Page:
The pediatrician stopped in the middle of her exam to tell me how impressed she was by how I was parenting my children.
Holding back the tears that had unexpectedly welled up in my eyes in response, I laughed awkwardly and said "oh, thank you... we are just all doing our best." She said again, "really Malory, you are doing a wonderful job" and then went on with her exam.
I hadn't realized how dominate my own inner critic had become... I had been experiencing myself and my life through the "you are doing it all wrong, Malory" filter.
It took the sincere and kind words of affirmation from a doctor to even consider the possibility that maybe I wasn't doing it all wrong... that I wasn't wrong.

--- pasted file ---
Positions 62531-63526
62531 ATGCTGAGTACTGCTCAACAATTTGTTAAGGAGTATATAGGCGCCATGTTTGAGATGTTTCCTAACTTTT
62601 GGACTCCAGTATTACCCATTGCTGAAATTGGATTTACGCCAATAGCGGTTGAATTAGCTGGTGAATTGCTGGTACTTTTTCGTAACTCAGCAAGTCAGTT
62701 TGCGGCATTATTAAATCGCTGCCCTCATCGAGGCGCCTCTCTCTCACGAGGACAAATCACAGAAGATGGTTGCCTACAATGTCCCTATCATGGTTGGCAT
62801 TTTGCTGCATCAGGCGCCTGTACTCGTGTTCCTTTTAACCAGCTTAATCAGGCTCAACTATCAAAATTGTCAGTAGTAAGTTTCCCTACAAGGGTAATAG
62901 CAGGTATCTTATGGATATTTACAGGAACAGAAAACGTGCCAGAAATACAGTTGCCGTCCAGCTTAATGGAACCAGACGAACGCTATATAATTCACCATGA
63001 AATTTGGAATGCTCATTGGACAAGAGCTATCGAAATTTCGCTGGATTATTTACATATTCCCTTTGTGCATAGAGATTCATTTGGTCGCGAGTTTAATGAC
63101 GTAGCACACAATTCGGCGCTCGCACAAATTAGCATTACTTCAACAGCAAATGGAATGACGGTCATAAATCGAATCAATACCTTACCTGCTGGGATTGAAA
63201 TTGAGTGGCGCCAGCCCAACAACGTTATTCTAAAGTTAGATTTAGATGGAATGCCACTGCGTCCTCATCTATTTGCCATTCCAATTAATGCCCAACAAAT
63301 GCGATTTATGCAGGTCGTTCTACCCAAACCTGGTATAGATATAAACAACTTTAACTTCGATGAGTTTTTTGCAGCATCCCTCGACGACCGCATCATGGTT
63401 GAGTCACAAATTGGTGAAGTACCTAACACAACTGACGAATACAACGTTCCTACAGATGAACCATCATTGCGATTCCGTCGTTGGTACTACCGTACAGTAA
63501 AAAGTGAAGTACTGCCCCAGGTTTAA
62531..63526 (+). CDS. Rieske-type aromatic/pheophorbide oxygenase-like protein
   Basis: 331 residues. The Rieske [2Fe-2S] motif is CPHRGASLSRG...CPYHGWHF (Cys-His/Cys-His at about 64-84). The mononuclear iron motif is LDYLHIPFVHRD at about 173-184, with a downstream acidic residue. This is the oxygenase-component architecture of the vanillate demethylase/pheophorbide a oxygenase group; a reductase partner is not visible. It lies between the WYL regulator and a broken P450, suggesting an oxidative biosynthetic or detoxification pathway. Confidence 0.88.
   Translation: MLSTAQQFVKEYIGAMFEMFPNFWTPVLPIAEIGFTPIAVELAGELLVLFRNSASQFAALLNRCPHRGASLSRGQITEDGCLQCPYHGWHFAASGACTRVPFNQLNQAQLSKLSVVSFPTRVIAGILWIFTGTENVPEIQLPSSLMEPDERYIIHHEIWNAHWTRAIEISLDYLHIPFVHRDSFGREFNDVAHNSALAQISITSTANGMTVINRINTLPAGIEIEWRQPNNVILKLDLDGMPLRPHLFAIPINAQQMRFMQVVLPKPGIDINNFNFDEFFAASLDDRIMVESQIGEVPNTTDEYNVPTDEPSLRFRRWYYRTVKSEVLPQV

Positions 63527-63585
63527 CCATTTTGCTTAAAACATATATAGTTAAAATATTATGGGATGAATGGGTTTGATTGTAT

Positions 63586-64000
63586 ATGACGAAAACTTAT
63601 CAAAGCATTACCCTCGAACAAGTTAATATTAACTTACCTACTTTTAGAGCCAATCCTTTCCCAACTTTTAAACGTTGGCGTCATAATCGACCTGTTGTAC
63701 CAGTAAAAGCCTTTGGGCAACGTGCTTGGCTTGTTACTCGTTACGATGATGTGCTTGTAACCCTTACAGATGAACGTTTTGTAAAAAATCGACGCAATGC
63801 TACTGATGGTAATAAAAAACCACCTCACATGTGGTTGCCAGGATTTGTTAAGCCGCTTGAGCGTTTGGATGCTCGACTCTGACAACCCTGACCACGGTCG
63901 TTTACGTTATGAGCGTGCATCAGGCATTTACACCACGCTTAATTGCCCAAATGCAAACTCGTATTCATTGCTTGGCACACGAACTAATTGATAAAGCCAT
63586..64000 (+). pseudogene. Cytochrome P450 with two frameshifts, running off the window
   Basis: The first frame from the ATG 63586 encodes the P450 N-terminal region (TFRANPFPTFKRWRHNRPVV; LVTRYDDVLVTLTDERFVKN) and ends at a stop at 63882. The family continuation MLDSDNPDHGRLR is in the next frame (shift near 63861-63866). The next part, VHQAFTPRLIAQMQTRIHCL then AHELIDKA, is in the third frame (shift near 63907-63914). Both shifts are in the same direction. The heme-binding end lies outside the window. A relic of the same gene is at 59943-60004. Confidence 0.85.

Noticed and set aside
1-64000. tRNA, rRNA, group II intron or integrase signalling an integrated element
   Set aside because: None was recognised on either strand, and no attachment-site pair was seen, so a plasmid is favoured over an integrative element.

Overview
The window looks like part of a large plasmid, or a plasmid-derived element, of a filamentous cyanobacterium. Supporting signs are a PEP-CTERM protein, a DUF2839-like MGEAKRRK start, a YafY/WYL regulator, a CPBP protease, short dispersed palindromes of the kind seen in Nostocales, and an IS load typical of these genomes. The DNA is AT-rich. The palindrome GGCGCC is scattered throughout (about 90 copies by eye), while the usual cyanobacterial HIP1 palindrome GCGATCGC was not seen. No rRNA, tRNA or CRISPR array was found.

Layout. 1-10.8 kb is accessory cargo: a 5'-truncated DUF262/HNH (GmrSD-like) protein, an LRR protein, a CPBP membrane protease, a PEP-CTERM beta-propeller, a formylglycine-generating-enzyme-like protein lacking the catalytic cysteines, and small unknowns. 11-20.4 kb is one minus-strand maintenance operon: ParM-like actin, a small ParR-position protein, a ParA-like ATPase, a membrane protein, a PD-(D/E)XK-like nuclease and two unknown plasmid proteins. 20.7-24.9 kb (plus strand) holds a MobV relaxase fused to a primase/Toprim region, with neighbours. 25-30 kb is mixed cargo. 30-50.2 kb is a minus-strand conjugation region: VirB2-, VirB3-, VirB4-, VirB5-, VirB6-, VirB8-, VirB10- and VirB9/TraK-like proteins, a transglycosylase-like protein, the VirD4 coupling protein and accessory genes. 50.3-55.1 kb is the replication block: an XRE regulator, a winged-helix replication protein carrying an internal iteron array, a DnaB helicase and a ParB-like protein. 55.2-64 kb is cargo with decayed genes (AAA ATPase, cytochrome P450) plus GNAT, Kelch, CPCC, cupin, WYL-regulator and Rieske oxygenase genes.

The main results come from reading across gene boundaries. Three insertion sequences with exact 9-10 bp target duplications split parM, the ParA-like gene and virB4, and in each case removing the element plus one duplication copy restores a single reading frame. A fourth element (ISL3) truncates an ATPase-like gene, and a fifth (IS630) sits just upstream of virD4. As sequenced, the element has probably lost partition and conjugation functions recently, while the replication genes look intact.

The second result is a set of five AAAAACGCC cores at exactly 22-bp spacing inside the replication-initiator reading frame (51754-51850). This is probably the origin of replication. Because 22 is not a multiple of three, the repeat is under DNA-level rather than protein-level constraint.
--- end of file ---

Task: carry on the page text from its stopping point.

Something shifted for me in that moment. It was as if a switch was flipped, illuminating things I couldn't see before. More awake, and aware, I could suddenly witness how this pressure to be right and do it all right was stifling me and holding me back from being who I knew I could really be.
My role as a mother to a child with a rare disease and complex health history has challenged me in ways I could never have anticipated. The invitation to let go of how I think things are "supposed to be" is constant. It requires kindness, self compassion and forgiveness as I am easily swept into 'doing mode', desperate to control, manage, protect and "do it right". The journey is one of remembering that it isn't a matter of knowing what to do, but rather remembering HOW TO BE... interestingly enough, when I am able to drop in and truly be alive in my own life, the answers and the way forward always presents itself.